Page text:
Standing on the sidewalk, gaping up at the New York Stock Exchange building, they look like a couple of rubes. A passing newsboy appraises them critically, and is about to yell something mean when the Prince flashes him a warm dazzling smile. Words freeze in the boy’s mouth. A puzzled feeling comes over him. He feels, suddenly, as if he’s been part of something great.
The dead Warlock does not notice this. He stares fixedly at the massive Corinthian columns, white as refined sugar, like the bars of a prison window. Between them, glass shimmers, reflecting the dull angles of the surrounding buildings and tiny shards of blue sky. In the center of the pediment there is a woman of creamy marble. She is known as Integrity. Her features are like Columbia’s; one of the Emperor of the East’s cruel little jokes, no doubt. The dead Warlock frowns, looks away.
First, we must state our intention, he says, handing the Prince a piece of paper. The Prince unfolds it, looks at it critically.
“Out loud?” he lifts an eyebrow at the dead Warlock.
As loud as you like, the dead Warlock says. The Prince nods, then clears his throat, throws out his chest, thrusts his chin toward the façade of white marble.
“Emperor of the East!” The Prince of the Midwest booms, waving an arm theatrically. “It is the intention of the King of the Midwest to destroy you, scatter your riches, raze your palace to the earth and sow salt among the ruins. Come forth now and treat with me!”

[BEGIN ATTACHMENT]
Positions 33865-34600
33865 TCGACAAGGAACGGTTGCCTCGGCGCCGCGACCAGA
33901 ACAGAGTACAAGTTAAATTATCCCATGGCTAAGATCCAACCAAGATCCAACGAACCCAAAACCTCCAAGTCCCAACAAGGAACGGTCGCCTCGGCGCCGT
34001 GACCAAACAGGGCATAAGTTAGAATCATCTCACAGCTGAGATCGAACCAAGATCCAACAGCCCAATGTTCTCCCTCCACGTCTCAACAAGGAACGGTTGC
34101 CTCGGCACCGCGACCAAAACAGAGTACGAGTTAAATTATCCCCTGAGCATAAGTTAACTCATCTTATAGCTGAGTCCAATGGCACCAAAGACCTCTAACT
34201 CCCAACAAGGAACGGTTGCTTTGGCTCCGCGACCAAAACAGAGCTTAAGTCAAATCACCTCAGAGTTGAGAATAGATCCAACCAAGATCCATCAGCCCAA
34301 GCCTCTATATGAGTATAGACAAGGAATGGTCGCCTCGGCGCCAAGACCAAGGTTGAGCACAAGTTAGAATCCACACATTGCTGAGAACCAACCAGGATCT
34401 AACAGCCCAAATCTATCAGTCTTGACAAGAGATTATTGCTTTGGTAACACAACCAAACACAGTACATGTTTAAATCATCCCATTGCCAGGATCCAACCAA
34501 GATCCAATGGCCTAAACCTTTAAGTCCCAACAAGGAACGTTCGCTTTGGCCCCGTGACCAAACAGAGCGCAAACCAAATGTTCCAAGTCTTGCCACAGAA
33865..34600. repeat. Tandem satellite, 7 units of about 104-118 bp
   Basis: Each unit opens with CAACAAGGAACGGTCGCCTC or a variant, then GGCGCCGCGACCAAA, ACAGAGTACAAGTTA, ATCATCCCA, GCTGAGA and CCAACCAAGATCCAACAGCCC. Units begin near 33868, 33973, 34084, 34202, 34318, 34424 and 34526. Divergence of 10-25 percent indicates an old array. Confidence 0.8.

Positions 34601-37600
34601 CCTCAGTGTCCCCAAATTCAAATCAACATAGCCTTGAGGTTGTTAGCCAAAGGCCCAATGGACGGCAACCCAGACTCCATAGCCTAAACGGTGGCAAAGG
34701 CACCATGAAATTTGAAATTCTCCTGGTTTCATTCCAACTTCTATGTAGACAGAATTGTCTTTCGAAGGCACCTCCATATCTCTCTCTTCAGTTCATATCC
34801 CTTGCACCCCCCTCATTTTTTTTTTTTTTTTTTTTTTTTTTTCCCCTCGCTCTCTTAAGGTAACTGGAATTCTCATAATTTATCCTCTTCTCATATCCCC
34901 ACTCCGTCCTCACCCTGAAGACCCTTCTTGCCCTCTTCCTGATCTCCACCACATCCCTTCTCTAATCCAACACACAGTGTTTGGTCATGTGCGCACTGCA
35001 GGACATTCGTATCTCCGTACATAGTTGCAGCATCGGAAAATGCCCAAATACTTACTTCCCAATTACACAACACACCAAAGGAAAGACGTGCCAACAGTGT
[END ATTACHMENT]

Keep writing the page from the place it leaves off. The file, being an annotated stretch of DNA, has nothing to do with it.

A few businessmen hurrying toward lunch stop to give the young man an odd look; a flock of pigeons rises up from the sill of a nearby building. The Prince and the dead Warlock stand on the sidewalk, wait for a few minutes, until finally the dead Warlock grunts satisfaction.
He can’t say that he wasn’t warned.
That night, precisely at midnight, Jacob Philadelphia cuts the hand of the Prince of the Midwest with an obsidian knife. He holds the young man’s hand over a shallow silver bowl. The blood drips down with fat, chiming pings.
While the young man bandages up his hand, Jacob Philadelphia burns tickertape that he has collected from behind brokerage houses and chants words of power through the smoke. He grinds the oyster shells, an ancient symbol of the money that built this city, into a powder that he throws into the flame, making it glow blue. With the tip of a needle, he pierces both ends of a rooster’s egg and blows out the good insides, leaving nothing but an empty shell.
These are all just mechanics, though. While he does all of these things, he is remembering Columbia. He puts all his love for her into the spell. All of it, glad to be rid of it, but the more he puts in, the more is left. Love is so troublesome that way.
He puts in the smell of her hair and the milky smoothness of her belly and her eyes, clear summer blue.
The glow of it fills the room, smelling of apples and licorice, lighting the dead Warlock’s pale features in such a way that he seems almost alive again.